Did The Sun Rise 2 Days Early In Greenland? Global Warming May Be Cause
Vampires aren't the only ones who worry about the sun rising. After living in complete darkness for a chunk of winter, one might think Greenland citizens would be happy to finally see sunlight. But instead, the first sight of sun sent residents of Ilulissat, a town on the western coast, into a panic, with good reason - the sun supposedly rose two days early.
According to LiveScience, Ilulissat is about three degrees north of the Arctic Circle - where the sun doesn't set during summer solstice, and the sun doesn't rise on winter solstice. In other words, people living near this region experience winters without any sunlight. Ilulissat normally sees its first sunrise on January 13th - this year, the sun allegedly rose on January 11th instead.
Scientists are puzzled by this phenomenon, and theories are circulating like wildfire. Some speculations have already been squashed - the 2012 leap year and changes in constellations are both considered unlikely explanations.
Could it all just be an illusion? Maybe so, according to Thomas Posch, with Austria's Institute of Astronomy. He hypothesizes that the sun's rays may have had a stronger bend than usual, resulting in the sun appearing earlier.
But the most troublesome theory may also be the truth. Some scientists suggest that the sun rose early due to global warming, namely, Greenland's melting ice caps. In the past year, temperatures in Greenland have risen three degrees Celcius above average. As icecaps melt, the horizon sinks down as well, which makes the sun appear earlier over the horizon. According to Tim Dixon, a professor of geodesy, "It is well known that global warming is causing most of Greenland's outlet glaciers to melt faster and draw down the inland ice." That said, there is debate over whether the melting ice sheet would affect the sunrise, given the ice's eastern location.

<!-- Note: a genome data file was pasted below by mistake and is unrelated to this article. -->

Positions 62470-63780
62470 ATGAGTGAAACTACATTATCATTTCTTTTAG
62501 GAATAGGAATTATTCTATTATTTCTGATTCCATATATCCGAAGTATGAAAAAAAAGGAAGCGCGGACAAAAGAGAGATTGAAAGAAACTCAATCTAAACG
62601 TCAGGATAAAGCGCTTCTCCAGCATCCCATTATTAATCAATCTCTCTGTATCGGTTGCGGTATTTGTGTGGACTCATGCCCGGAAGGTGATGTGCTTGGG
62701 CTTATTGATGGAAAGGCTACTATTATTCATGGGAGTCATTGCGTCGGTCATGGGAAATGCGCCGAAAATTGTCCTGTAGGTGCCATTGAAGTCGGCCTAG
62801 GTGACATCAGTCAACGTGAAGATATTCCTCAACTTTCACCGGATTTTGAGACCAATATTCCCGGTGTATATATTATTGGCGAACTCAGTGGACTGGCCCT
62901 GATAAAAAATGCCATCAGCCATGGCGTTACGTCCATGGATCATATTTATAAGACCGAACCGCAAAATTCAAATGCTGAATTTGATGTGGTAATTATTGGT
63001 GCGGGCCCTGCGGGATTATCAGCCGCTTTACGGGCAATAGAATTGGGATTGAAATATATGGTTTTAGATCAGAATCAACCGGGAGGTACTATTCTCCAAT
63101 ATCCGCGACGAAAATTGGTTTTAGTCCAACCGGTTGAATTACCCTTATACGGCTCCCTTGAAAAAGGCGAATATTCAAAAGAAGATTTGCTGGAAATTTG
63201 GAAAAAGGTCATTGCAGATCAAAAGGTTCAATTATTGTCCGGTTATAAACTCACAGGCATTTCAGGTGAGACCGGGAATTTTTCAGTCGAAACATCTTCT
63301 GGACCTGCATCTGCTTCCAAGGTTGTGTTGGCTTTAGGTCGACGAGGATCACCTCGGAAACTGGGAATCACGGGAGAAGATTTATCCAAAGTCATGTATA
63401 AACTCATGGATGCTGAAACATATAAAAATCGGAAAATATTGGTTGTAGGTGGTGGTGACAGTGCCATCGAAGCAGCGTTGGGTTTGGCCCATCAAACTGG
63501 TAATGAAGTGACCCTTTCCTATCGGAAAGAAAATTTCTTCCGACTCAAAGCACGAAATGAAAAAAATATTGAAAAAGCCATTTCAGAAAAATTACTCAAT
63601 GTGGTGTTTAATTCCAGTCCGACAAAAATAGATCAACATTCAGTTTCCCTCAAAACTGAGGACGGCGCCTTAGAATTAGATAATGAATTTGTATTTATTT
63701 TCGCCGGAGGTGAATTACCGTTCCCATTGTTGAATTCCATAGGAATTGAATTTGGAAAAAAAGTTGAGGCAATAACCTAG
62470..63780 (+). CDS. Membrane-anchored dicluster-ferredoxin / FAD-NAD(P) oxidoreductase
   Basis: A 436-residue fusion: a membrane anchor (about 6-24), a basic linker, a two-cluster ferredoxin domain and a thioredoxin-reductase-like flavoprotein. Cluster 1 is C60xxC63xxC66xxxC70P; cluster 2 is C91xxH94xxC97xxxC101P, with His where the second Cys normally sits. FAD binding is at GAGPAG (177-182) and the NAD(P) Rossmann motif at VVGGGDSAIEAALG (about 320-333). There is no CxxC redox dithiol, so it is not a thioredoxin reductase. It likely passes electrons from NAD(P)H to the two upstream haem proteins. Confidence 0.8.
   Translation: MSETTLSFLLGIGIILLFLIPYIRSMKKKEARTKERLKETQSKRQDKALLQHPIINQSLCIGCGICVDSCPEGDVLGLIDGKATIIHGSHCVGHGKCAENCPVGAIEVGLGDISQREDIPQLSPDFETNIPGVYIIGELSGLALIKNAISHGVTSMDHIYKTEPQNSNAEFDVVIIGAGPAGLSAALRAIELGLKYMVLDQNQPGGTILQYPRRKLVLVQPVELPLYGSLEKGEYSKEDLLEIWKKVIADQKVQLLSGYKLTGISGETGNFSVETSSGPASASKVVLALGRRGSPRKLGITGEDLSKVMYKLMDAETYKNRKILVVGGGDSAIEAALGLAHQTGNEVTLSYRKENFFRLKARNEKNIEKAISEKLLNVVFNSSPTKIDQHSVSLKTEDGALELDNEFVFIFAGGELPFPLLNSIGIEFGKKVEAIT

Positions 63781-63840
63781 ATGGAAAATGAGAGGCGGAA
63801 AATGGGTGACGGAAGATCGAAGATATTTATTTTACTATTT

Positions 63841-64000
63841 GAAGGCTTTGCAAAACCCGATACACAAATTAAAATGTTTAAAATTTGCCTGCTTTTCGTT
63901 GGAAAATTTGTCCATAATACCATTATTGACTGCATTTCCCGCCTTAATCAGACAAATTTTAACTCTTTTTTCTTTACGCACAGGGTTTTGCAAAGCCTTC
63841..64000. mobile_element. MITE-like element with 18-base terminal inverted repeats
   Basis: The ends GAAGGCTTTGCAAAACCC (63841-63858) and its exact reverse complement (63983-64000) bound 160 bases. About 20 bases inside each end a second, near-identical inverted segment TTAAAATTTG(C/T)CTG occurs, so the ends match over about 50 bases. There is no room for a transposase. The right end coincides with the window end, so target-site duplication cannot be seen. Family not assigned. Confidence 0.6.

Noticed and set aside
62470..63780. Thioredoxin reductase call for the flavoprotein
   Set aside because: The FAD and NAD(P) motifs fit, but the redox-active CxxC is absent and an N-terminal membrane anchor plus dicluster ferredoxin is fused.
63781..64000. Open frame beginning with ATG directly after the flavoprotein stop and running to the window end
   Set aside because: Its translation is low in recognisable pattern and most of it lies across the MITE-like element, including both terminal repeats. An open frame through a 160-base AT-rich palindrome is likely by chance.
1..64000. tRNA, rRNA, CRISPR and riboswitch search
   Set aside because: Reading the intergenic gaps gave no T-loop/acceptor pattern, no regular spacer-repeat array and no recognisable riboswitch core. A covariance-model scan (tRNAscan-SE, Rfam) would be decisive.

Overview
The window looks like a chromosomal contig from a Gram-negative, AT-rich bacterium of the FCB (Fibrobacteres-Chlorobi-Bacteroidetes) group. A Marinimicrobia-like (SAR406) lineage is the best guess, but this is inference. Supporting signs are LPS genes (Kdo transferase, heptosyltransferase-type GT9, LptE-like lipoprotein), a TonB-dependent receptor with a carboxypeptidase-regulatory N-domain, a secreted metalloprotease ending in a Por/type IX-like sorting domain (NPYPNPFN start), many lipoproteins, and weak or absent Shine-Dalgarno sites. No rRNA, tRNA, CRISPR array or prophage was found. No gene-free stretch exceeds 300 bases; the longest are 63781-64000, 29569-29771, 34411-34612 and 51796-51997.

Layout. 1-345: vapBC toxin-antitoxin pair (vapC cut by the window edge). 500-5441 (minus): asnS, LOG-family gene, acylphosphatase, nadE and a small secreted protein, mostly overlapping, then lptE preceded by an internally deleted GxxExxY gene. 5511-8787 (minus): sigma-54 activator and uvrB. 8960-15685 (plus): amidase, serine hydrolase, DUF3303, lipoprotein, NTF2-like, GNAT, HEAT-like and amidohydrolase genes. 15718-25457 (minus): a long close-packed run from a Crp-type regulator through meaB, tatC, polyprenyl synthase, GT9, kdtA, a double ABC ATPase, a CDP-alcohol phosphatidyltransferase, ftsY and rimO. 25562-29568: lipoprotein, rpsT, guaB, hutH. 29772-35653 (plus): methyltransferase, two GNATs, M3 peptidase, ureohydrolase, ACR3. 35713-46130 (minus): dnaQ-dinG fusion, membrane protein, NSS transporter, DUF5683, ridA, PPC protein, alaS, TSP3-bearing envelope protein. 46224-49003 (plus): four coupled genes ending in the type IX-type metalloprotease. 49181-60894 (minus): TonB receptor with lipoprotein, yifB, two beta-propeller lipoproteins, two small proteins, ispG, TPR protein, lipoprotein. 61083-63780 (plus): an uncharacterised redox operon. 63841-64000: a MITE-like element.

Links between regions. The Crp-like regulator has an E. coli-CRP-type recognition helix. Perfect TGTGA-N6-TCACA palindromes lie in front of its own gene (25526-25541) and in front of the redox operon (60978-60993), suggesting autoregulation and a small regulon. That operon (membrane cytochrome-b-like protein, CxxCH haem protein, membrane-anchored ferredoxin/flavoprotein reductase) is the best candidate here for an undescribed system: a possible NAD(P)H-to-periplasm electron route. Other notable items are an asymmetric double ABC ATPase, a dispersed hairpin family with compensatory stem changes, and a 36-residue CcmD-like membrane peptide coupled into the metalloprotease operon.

If Greenland's early sunrise is due to global warming, it is just the tip of the iceberg (no pun intended). Beyond the commonly spoken results of global warming, there are many unusual occurrences around the world that may also be due to our changing climate. While it seems counterintuitive, the bizarre blizzards that have recently hit the US may in fact be due to a warming Arctic. Another weird result of global warming may be that satellites speed through air faster due to increased levels of carbon dioxide creating a less dense atmosphere. Global warming has also been blamed for increased allergies, raging wildfires, and the potential reintroduction of smallpox from dead corpses. Very weird.
And now, we just may have to add "early sunrise" to the list.